Mpho Maboi
Mpho Maboi

A young South African’s decision

This is so long overdue from me. I’ve been watching the country’s political scene, and I must say it was quite interesting to be living in these times. Now all the drama has gone by and one sits back and wonders if the ruling party feels that we as citizens are stupid or if it thinks it is smart.

I got to a point where I was, like, wow, it’s amazing that 14 years down the line, one really gets the idea that we are not living in a democracy. I don’t know what to call the state in which we live, but democracy is most definitely not the word I would use.

Fourteen years down the line and we have in-fighting within the ruling party. Its youth organisation is ruled by someone who had to be called to order because he is somehow still stuck in the days of apartheid when we still had things or people to kill for. I get that Peter Mokaba is his hero, but please, this dude is not even 30 yet; can he get with the times?

I really find what we are living in right now to be sort of sad, to the point where I am asking myself whether I will bother voting come next year. Yes, I stand by Archbishop Desmond Tutu. For me, voting seems to be a waste of time. The fact that we are still voting for a party and not an individual is a contentious issue, I believe.

Think about it this way: since we are voting for a party and not a person — yet the ruling party votes for a presidential successor approximately 14 months before the state president’s term ends — this sort of defeats the purpose, because what would prevent what has happened to Mbeki from happening again? We all know that generally the ruling party’s president is automatically the president of the country.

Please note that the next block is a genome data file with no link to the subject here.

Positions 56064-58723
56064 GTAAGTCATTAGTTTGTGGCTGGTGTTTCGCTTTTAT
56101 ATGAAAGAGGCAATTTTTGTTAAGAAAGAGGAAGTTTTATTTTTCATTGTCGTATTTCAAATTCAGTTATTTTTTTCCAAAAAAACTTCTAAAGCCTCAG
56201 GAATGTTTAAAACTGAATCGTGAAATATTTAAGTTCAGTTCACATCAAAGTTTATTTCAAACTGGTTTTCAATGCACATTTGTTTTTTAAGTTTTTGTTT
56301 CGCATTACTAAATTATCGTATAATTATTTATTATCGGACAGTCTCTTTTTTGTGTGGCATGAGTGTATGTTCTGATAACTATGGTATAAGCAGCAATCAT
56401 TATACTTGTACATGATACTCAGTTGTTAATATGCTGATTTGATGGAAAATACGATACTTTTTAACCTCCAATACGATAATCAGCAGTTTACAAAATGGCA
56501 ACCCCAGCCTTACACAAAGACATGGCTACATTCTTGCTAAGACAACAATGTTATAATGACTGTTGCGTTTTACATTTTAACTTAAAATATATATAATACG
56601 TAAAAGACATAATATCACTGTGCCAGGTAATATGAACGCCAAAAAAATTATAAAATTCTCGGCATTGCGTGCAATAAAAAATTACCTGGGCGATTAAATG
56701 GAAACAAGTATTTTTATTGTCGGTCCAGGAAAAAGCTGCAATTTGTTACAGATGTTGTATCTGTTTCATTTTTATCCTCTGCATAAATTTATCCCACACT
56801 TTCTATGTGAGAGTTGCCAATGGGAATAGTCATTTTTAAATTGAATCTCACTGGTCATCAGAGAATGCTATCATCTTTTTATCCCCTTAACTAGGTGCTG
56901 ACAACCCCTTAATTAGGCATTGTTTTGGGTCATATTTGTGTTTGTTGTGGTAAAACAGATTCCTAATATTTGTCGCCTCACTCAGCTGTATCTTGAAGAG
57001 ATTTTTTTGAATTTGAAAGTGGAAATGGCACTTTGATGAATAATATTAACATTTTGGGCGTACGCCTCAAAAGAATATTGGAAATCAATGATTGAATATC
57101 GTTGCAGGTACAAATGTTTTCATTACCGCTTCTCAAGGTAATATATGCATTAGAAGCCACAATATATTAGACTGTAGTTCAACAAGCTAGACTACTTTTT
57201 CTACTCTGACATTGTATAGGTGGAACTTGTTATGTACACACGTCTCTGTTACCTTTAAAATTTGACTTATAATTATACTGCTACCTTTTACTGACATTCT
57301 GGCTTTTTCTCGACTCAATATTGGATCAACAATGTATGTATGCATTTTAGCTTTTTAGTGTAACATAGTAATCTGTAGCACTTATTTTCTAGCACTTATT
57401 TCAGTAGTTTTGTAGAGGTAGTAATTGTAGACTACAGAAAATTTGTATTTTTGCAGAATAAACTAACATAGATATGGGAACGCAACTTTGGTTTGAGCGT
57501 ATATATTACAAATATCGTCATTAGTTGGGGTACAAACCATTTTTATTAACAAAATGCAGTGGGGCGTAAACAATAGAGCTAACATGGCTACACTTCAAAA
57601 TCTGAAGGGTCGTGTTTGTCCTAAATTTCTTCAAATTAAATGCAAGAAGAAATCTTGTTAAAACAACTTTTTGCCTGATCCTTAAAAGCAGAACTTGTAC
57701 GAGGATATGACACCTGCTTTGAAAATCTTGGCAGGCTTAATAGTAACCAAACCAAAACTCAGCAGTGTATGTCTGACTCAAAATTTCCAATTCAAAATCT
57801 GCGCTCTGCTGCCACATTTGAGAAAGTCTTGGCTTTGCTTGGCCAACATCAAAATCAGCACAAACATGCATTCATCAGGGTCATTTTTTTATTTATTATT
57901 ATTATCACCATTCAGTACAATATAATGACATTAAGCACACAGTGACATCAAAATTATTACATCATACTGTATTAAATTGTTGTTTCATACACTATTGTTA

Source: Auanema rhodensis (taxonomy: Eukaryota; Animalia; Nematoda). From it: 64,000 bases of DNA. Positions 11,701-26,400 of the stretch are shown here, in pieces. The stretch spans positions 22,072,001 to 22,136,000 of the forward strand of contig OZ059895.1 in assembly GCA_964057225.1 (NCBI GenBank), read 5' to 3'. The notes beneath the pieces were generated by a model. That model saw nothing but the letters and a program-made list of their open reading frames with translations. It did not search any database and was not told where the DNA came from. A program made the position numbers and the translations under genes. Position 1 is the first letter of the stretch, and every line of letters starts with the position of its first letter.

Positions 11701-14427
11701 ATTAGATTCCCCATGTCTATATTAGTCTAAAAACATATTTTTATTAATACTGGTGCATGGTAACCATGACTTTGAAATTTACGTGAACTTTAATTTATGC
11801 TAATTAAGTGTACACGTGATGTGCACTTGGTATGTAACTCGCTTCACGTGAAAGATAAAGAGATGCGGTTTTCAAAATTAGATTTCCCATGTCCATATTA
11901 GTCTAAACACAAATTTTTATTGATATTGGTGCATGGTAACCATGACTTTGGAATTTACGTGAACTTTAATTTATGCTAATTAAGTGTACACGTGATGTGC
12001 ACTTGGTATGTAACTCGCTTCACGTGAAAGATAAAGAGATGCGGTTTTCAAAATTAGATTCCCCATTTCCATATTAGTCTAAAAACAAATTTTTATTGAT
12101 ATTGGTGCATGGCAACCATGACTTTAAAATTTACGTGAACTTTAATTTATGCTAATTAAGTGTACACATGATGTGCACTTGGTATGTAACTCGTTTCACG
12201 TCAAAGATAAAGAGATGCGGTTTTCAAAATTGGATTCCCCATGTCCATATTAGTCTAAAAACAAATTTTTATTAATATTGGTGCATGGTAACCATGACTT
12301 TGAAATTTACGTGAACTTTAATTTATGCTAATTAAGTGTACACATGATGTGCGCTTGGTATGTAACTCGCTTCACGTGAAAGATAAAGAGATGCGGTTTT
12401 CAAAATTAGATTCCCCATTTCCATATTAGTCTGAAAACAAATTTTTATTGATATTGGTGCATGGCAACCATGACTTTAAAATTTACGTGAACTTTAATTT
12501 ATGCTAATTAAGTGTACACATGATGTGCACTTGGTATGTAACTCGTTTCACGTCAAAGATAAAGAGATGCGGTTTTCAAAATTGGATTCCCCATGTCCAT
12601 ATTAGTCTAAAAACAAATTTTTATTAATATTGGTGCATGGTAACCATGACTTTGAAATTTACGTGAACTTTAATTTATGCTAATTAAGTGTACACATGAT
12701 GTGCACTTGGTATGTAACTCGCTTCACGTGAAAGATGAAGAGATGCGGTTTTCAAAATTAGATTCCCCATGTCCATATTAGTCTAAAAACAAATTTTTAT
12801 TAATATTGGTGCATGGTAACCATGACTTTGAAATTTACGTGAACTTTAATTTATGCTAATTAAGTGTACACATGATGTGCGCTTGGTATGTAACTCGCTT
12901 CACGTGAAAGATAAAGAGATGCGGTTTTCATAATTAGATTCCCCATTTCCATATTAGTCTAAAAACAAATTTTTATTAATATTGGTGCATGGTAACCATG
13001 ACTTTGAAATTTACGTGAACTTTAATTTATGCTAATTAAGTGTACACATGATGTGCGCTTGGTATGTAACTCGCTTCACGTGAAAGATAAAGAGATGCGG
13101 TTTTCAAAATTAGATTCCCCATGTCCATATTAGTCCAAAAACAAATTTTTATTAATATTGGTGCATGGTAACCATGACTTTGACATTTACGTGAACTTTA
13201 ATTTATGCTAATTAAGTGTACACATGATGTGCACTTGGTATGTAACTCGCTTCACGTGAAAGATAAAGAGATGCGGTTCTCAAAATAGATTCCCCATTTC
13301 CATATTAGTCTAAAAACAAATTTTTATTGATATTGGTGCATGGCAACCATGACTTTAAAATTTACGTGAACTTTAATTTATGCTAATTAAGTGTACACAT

The next time that the party “loses” faith in its leader and it votes him out of power, will it then not recall him or her too? So, in essence, voting for a party still leaves you at the mercy of its decisions as a party.

Most of us had voted for Thabo to come into power and felt that he was a great president for the country. He might not have been awesome as a party leader but he did wonders for the country. He did so much for the African continent as well for the upliftment of women. I have to admit that I had moments when I wondered why the man was the country’s president since at some point he was more in other countries than in his own, but when you look back on what he did not only for the country but the continent as well, you really start wondering if his being recalled was merely a case of party before country or if the ruling party really had lost faith in him. No agendas at all. Yes, Kgalema is competent — I do not take that away from him at all, but I had no say in the decision to have him be my ruler. It is an issue that still leaves me cold.

I commend the MPs, DGs and other Cabinet ministers for leaving with Thabo, though. In their positions I think I would have done the same. Politics in South Africa have become a big, fat, mudslinging, agenda-bearing joke. At times I guess it’s true when they say that artists use art to show the truth, yet politicians have the art of covering the truth. And sadly some of us Model-C types can squirm all we want, but at the end of the day this country is ruled by the working class and we don’t stand a chance against it. The majority has made its support for Zuma quite clear and we all must just grin and bear it. So, to all those who are voting, I hope you make a choice that works for you, but personally, I’m good, thank you.